How motorways drive commercial property values

With infrastructure proposals featuring in the federal election campaign, Paul Thornhill takes a look at the impact of new motorways on commercial property prices.

Across Australia’s cities, congestion is forcing many commuters and trucks to sit idle. That’s why come election time; new motorways are enthusiastically promoted as the solution to freeing up traffic and boosting productivity.

This year is no exception, with WestConnex promoted by the NSW government as the missing link in Sydney’s orbital road network and East-West Link in Melbourne attracting federal funding from one political side, but not the other.

But how do express-roads impact prices in the commercial property market? The answer, according to Paul Ford, Fund Manager of Charter Hall’s Core Plus Industrial Fund, depends very much on where you are and what your property is designed for.

“Sitting next to a new motorway doesn’t necessarily do much for your asset value; the key is your building’s proximity to on and off ramps. It also depends on the type of business your property is designed for and the specifics of each project.”

WestConnex and the widening of the M5 will link Sydney Airport and nearby port areas to Parramatta and the industrial estates in Sydney’s’ west. Ford tells RealCommercial: “The benefits of this project flow very much to logistics-focused properties which are dependent on the movement of freight. There may be some flow on to manufacturing, even a little to the office sector in Sydney’s south, but it’s the freight factor which is crucial.”

That’s quite a different story to East-West Link in Melbourne. Promoted as the solution for the 140,000 cars spilling daily from the Eastern Freeway’s approach to the CBD, this proposal is controversial, but Ford sees a bright side for some property owners.

“I think we will find that office parks in areas like Mount Waverley in Melbourne’s east will be opened up to employees from the west who currently wouldn’t make this commute,” he said.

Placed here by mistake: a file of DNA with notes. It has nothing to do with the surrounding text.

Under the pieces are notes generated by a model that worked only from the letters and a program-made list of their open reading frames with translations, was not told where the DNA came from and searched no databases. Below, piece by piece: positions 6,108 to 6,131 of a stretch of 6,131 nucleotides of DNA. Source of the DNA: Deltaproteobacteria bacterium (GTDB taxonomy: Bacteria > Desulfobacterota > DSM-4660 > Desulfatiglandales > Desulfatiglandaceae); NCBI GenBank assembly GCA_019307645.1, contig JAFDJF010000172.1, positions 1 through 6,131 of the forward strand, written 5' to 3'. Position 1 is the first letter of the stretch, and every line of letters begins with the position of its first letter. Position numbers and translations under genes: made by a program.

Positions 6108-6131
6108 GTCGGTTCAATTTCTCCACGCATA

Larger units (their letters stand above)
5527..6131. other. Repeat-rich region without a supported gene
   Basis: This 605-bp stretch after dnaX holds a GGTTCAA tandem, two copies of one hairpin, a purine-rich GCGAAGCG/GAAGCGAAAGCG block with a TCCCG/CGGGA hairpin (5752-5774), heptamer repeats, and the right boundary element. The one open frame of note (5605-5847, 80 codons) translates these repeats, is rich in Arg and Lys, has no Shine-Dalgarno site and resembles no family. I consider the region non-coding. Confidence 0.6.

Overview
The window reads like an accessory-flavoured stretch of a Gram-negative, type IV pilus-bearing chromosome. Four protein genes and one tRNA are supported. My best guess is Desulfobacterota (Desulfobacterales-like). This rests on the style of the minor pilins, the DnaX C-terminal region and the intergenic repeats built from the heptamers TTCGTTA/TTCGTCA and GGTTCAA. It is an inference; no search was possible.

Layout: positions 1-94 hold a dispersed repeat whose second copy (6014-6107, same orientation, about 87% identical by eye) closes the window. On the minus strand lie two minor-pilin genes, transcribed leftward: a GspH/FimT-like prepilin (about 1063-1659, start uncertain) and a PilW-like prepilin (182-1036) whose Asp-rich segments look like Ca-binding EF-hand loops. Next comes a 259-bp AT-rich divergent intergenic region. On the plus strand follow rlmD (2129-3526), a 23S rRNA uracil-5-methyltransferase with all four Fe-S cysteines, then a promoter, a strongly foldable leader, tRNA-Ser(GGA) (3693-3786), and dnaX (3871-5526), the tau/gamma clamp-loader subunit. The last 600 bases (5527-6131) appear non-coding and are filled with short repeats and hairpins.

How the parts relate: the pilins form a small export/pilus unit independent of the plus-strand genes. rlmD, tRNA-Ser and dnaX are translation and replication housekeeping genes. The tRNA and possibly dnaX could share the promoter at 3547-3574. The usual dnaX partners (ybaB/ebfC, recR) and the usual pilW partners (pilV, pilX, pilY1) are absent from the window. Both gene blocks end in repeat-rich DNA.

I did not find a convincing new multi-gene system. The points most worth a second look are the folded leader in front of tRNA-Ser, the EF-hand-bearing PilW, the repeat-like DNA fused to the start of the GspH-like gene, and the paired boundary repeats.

Charles Cini, CEO of CVA Property Consultants, also sees positives downtown. “Moving cross metro traffic underground is a good thing, as far as inner city office assets are concerned. Freeing up roads from heavy transport and tradies, who are happy to pay the toll, improves access and is a positive for inner office owners.

“Time is expensive and with much of industry moving to the outer fringe, this project will prove a long-term plus for the transport industry and take large vehicles off city streets, a real bonus for inner city living.”

Motorways impact on the property market typically moves in two distinct stages. Prices jump suddenly at the time of the announcement only to crawl ahead during construction.

Once a new road is up and functioning, it takes up to two years for the benefits of reduced travelling times to become apparent. Ford tells “I expect we will see that happen with WestConnex, with the winners located in the industrial areas around Padstow, Milperra and Revesby. But we could also see some demand drift away from estates located further away from the orbital road network.”

“The East-West Link will similarly help properties in Melbourne’s industrial heart, particularly in areas like Brooklyn and Tottenham. But these benefits will be muted until we see the completion of the western section of this link, which is scheduled well into the future.”